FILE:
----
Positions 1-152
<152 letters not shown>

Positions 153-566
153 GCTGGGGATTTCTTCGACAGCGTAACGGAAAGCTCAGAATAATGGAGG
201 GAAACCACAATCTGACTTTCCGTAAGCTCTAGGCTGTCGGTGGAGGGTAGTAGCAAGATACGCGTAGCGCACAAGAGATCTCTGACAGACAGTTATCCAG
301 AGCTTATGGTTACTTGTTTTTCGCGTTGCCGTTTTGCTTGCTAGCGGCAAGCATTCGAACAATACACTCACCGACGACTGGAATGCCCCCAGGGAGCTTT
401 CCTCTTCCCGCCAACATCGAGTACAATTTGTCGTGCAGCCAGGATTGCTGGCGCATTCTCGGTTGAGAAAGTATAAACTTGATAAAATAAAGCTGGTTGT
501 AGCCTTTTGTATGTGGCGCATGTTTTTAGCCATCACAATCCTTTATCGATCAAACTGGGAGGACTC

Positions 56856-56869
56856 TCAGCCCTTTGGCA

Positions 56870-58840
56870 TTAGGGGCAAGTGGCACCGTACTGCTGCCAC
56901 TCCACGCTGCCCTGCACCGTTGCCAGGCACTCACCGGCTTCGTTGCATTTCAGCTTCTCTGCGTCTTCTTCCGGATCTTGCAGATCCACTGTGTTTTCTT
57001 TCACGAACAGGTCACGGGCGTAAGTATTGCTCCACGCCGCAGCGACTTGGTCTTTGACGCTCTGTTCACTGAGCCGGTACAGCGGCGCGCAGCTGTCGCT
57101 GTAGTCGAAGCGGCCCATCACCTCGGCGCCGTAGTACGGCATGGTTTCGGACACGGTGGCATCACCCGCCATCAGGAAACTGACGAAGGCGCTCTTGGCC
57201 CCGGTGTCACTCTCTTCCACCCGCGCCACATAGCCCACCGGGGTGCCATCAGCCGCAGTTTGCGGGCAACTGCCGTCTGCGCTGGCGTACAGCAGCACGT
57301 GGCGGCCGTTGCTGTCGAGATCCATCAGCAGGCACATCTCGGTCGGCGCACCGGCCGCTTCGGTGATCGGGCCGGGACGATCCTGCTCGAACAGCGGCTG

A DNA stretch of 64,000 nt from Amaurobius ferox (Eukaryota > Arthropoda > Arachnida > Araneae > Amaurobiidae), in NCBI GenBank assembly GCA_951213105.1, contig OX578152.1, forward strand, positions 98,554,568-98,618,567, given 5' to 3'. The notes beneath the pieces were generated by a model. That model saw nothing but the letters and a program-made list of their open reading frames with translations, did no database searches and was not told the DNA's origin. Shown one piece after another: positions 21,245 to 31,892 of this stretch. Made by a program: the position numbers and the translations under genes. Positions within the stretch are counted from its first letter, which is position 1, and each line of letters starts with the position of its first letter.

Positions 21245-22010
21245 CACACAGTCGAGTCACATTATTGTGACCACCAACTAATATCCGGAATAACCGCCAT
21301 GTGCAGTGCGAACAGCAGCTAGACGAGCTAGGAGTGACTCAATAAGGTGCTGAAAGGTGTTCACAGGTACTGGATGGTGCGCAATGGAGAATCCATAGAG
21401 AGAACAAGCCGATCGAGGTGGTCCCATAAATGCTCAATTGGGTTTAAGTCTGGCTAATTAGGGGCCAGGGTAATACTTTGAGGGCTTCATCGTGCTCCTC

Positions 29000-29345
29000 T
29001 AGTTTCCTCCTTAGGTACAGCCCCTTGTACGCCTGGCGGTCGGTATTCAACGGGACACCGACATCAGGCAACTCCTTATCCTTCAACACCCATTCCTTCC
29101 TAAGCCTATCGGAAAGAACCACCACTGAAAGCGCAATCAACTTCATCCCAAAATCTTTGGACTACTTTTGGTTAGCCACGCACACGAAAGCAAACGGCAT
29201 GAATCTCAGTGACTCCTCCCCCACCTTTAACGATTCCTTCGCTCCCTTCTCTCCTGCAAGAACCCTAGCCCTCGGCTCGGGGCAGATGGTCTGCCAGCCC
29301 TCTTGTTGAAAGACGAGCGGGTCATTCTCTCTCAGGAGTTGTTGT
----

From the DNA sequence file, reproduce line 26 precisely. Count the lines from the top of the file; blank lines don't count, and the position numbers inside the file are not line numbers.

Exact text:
29101 TAAGCCTATCGGAAAGAACCACCACTGAAAGCGCAATCAACTTCATCCCAAAATCTTTGGACTACTTTTGGTTAGCCACGCACACGAAAGCAAACGGCAT